To allow for circular management of your organization’s IT products, you need to purchase products that can be managed with circular economy principles in mind. They must be durable, upgradeable and easy to repair. 

Another important aspect is battery life. Mobile IT products, for example, are often replaced because the battery has lost its capacity to hold a charge, so in order to extend product life, the battery must be of high quality and be replaceable. 

Longer product lives lead to financial benefits

Purchasing new IT equipment in short contract cycles is expensive. TCO Development’s analysis shows that by extending a product’s lifetime from three to six years, the cost of purchasing and using a complete computer workstation actually can be reduced by 28 percent, or $570, over a period of 10 years. 

That’s true even when the cost for upgrading 50 percent of the notebooks with new random access memory, solid-state drives and batteries is factored in. 

When notebooks are purchased in longer intervals, organizations also can realize savings related to the cost of purchasing the products and for administering the procurement process.

Another issue to consider: Treating used IT products as a waste stream instead of extending their life or even reselling them represents a missed opportunity for cost savings and income.

Your company’s IT products may have value even if they no longer meet the needs of your team. Introduce take-back programs within your organization and discuss resale options with a reputable refurbishment or remanufacturing firm. 

To lower the purchasing cost of new products, you also can consider buying one that already has been used. Focus on functionality, and make use of the possibilities offered by professional refurbishing and remanufacturing businesses.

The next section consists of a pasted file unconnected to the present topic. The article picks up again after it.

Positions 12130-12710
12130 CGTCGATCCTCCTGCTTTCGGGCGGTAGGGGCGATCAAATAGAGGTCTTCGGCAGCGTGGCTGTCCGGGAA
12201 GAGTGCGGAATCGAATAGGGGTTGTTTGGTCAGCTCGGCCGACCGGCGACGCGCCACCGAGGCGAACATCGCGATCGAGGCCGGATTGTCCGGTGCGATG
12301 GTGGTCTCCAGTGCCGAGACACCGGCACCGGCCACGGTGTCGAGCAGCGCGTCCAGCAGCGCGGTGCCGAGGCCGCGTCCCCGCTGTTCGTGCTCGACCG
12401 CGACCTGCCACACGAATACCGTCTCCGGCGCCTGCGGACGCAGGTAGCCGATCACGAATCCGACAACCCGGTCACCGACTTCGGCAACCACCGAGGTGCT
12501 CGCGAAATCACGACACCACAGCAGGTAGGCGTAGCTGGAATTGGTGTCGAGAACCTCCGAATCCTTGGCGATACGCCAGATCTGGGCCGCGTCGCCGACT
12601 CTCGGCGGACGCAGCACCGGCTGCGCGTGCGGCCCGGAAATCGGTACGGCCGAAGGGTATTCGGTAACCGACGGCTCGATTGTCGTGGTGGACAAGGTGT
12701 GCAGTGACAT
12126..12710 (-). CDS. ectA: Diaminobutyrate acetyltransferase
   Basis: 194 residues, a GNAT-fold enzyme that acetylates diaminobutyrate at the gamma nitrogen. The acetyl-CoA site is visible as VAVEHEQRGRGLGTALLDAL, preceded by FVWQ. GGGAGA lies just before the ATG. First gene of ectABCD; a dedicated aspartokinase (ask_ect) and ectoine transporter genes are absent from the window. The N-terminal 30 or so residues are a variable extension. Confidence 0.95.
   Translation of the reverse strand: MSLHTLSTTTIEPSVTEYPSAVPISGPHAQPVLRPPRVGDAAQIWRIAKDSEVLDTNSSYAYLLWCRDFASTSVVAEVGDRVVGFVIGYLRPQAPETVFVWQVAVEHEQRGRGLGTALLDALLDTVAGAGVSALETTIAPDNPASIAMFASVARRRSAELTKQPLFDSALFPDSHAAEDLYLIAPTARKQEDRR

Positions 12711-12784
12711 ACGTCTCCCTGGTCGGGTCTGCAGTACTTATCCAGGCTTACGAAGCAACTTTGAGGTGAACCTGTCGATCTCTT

Adopting circular business practices is a team effort

Embracing a circular economy business model is all about considering a product’s full life cycle. In the case of IT management, it starts with repairing and upgrading IT products — not just the notebooks referenced throughout this article — when needed instead of disposing of them. 

For example, simple actions such as making sure all smartphones have cases and screen protectors can improve durability. 

When shifting to a circular IT management model, your organization needs to consider the effects on its employees. Engage them and make sure you have a mandate to change their routines. To do this, identifying clear incentives for making the switch are important. 

What are the benefits of going circular? It could include cuts in CO2 emissions for your organization, better operational results or lower costs for IT management. Be ready to discuss these impacts to support your business case.

Certifications can help with decision-making

TCO Certified is a global sustainability certification for IT products. In 2019, around 32 million notebooks were manufactured to meet this program. These products are independently verified to meet a comprehensive set of sustainability criteria throughout the validity of the certification period that enable circular IT management choices. All of these products are made to endure a long lifespan and are upgradeable, repairable and recyclable. 

One final thought: If all the TCO Certified notebook computers manufactured in 2019 were used for six years instead of four, it would result in a reduction of GHG emissions of about 4,153,600,000 kg CO2 equivalents. That equates to the annual average carbon footprint of more than 833,000 people.

Learn more about how you can take the next step in managing IT products in a circular way in the report "Impacts and Insights, Circular IT Management in Practice."

More on this topic

More by This Author